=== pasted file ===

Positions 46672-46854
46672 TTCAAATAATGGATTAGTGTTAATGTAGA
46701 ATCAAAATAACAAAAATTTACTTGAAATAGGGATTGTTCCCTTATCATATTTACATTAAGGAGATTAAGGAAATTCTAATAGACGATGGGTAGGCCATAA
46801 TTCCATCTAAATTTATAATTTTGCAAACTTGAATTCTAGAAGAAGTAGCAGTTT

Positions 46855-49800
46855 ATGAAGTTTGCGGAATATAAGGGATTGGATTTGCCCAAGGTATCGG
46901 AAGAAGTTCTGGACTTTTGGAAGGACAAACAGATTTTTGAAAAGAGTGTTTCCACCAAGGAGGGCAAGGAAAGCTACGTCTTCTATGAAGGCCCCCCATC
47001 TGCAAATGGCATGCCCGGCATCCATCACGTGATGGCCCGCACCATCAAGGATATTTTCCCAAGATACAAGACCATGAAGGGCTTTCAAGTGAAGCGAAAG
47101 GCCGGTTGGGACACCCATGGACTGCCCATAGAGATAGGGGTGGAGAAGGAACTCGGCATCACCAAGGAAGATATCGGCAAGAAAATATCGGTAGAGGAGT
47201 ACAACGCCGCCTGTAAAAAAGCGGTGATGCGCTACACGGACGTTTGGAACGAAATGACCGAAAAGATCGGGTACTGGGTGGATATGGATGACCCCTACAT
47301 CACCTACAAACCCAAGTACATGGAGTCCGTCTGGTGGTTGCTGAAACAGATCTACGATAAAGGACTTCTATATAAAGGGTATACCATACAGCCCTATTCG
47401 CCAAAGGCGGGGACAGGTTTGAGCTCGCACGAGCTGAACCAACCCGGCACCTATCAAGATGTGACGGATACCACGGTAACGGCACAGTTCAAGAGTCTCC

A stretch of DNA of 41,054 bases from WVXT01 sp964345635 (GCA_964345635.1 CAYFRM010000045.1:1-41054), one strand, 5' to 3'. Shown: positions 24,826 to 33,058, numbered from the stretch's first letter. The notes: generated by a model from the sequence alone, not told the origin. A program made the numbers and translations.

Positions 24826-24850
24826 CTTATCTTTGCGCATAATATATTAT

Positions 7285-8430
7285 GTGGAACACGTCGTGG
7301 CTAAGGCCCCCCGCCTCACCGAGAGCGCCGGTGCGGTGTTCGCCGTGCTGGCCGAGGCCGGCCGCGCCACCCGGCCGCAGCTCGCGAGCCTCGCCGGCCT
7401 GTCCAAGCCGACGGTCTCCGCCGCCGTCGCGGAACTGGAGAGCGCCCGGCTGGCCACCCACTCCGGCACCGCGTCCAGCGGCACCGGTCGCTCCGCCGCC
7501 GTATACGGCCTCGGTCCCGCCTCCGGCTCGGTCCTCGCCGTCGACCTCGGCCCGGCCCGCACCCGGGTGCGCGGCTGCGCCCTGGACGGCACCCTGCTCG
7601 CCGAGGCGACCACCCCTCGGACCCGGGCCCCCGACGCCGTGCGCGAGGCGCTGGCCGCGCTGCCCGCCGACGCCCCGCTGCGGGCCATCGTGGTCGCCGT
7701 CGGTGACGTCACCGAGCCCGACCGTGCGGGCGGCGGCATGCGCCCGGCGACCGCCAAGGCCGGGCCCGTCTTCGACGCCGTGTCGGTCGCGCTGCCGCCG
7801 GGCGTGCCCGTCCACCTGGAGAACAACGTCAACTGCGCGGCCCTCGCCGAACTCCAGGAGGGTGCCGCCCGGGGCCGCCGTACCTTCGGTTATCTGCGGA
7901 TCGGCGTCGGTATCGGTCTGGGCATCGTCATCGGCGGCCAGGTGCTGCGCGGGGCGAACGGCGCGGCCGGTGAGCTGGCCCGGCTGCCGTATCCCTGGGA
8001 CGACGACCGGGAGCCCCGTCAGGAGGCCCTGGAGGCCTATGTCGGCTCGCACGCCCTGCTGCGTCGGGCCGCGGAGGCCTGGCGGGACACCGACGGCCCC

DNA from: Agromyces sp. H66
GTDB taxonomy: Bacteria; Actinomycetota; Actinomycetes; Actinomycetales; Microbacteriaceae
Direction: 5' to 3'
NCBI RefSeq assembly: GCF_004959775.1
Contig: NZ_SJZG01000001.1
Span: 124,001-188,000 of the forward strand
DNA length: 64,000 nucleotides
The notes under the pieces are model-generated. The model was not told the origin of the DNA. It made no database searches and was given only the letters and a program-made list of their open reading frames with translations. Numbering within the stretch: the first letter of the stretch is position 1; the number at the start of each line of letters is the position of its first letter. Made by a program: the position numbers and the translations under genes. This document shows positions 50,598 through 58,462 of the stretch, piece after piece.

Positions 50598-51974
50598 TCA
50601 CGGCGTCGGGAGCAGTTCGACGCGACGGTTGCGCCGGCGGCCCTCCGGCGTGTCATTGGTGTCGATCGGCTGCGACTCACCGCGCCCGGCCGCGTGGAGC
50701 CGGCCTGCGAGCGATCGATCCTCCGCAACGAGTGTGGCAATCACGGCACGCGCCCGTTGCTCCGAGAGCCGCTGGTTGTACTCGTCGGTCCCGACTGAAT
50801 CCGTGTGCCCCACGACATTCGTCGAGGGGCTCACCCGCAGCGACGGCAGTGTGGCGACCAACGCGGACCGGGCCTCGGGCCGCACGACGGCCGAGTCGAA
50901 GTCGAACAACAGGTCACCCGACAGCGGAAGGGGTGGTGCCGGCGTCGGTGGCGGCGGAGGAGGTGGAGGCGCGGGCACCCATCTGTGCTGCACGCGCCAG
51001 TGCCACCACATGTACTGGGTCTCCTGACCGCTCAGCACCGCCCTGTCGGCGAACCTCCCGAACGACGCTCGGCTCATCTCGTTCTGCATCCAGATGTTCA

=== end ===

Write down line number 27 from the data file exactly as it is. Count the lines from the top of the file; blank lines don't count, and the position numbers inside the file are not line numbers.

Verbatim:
GTDB taxonomy: Bacteria; Actinomycetota; Actinomycetes; Actinomycetales; Microbacteriaceae